Elaine Freeman | Women Vision SC

Founder, ETV Endowment
Executive Producer, South Carolinians in WW II

Elaine Freeman founded the ETV Endowment from her dining room table. For over 40 years, the member organization has funded and supported programming on SCETV and South Carolina Public Radio. Freeman retired In 2008, after 31 years as executive director, but still remains active in support of programs such as South Carolinians in World War II and the Man and Moment series. Freeman is also a major force in the Spartanburg community.  She headed the fundraising campaign for the Charles Lea Center board.  Her vision helped establish the Ellen Hines Smith Girls’ Home, later merged as part of the Hope Center for Children.  She believes there is a plan for your life.  “With a little help from your family and friends, and the stewards you know, you can try to make your life count for something.  I’m an octogenarian now and I’ve had a whole lot of fun with a lot of friends.”

Her advice to young people: “Watch the people around you who are successful.  Try to learn from them.  Try to become part of their team.  Find a goal you want to accomplish.  That makes your life fulfilled and happy. And don’t lose as much sleep as I have done at raising money!” 

About the Honoree

The decades have flown by since meeting Bobby Freeman at a Wellesley College mixer when a horde of MIT fellows appeared on the scene.  We were married in 1958 and Spartanburg became my lifelong home.  Like many women then, teaching became a profession before motherhood, English at the departed Jenkins Jr. High, at Spartanburg High, and French at Evans Jr. High, a system headed by the late Dr. McCracken.

The raising of three children, Heather, Rob and Ian, followed with voluntarism a second focus and great learning opportunity. This community is a most caring and dedicated group of citizens.  I feel so fortunate to have landed here. I became a member of the Charles Lea Center board, after some years of work on mental health issues.  It was my privilege to head the fundraising campaign for the campus and first buildings, with that dedicated group of selfless citizens.  They merged several separate boards, willingly, to become one strong entity.  They taught me so much and equipped me for what followed, decades voluntarily and professionally of meeting educational needs, through state commissions, sustaining trusteeship on the Spartanburg Day School board, membership on the President’s Committee for Employment of the Handicapped and then the founding of the ETV Endowment of South Carolina, as a volunteer executive director, on my dining room table.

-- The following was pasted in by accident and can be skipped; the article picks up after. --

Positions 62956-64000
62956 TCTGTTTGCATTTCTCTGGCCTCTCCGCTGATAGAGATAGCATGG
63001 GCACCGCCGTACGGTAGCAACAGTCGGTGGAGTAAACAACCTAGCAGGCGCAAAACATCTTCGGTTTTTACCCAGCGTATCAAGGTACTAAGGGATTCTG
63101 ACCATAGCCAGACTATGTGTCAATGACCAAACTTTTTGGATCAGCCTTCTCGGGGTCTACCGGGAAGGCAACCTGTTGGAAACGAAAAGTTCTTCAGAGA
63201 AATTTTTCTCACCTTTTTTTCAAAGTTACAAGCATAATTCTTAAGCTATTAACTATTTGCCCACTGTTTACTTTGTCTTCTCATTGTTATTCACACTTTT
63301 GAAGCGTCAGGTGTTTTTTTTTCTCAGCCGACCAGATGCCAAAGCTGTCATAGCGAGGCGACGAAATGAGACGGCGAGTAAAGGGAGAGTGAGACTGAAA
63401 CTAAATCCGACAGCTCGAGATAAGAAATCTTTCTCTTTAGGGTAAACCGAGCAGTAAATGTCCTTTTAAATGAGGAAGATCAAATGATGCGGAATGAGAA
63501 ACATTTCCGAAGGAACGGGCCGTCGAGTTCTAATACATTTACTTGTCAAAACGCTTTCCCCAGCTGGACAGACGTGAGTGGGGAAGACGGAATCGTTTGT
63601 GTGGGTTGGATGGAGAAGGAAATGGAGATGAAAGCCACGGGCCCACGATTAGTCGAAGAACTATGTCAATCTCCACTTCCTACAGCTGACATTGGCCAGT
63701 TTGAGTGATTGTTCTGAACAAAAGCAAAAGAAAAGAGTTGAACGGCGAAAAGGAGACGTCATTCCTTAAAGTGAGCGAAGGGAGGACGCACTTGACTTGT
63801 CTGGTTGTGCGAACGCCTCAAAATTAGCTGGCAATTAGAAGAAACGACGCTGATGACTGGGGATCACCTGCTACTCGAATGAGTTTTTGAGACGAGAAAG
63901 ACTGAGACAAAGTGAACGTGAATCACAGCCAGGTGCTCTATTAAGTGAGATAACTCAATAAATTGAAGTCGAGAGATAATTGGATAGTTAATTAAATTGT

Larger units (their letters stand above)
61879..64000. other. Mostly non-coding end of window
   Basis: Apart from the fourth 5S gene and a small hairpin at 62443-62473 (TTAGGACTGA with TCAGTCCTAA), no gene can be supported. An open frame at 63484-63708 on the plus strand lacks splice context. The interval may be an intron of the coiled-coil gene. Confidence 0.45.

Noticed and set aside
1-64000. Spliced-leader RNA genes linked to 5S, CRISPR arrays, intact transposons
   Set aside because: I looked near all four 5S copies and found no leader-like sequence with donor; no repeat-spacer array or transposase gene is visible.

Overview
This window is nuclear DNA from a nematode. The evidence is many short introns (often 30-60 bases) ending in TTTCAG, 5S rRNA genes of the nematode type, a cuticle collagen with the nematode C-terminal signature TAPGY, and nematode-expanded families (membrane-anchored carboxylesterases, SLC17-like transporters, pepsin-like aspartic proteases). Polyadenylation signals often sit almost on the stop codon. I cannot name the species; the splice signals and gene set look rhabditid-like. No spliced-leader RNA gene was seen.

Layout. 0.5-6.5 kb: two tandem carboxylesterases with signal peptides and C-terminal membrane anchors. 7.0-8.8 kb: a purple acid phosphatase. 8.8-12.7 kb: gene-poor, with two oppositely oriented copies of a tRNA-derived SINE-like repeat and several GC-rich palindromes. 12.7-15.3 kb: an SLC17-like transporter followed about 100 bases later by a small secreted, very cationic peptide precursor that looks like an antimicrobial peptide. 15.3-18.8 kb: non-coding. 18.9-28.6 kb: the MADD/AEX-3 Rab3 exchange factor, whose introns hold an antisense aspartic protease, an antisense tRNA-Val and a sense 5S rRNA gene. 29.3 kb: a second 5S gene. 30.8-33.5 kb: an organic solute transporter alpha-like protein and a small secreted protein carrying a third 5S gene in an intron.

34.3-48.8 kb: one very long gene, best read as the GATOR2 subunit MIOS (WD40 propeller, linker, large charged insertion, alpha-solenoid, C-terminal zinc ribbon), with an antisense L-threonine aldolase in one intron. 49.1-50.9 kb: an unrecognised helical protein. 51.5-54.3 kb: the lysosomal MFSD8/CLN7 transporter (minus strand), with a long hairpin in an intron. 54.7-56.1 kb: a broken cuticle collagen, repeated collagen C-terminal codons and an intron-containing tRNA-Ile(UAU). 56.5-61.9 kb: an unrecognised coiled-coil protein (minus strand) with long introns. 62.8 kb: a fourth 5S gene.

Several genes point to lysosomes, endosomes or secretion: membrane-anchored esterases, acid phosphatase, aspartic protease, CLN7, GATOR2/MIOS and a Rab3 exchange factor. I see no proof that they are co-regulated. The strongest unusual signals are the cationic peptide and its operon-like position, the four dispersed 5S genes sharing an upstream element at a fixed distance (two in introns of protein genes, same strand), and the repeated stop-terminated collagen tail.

This public charity provides the funds for production and purchase of the television and radio Public Broadcasting programs that are the mission of the South Carolina ETV Network. For 34 years I had the challenge, pleasure and great fulfillment of leading this entity professionally with a consistently supportive and brilliant board.  After my retirement in 2008, my successor, the able and talented Coby Hennecy, has allowed me to continue executive producer status.

Along the way, I lost my great golfer husband and learned that I could not putt without him. That was in 1997.  After a dozen years as executive producer for NPR’s “Marian McPartland’s” Piano Jazz,” she too passed away, but work has continued with a series on South Carolinians in WWII and now on the Vietnam War.  This involvement has been eye-opening, when one realizes the extent of sacrifice young men and their families have made, losing a whole future of life and fulfillment, in order to protect our country and freedom world wide.

The series has led me to voluntary involvement, under the leadership of Darwin Simpson, with the planned National Medal of Honor Society Museum. Now I am in that autumn of life about which baritones sing, but family, my fox terrier, dear friends and a lively voluntary life make me happy to rise each morning. 

I have learned that you never stop learning and that the secret of succeeding when you tackle a problem is teamwork, from the training that I received in the Junior League locally and nationally, from the Charles Lea Center experience and from the many mentors who have made my life a rich and fulfilling one.  There is great joy in sharing and seeking to make a vision come true.  I am also a lifelong Presbyterian and feel that God has a plan for your life.  You have an ability to miss that plan.  With the help of so many stewards, it may be possible to attain that too.

About Women Vision SC

Women Vision SC is a program that focuses on issues affecting women throughout the state and the nation and a new generation of young people pursuing public service for their communities and the state at large. The program is produced and hosted by former SCETV president Linda O’Bryon.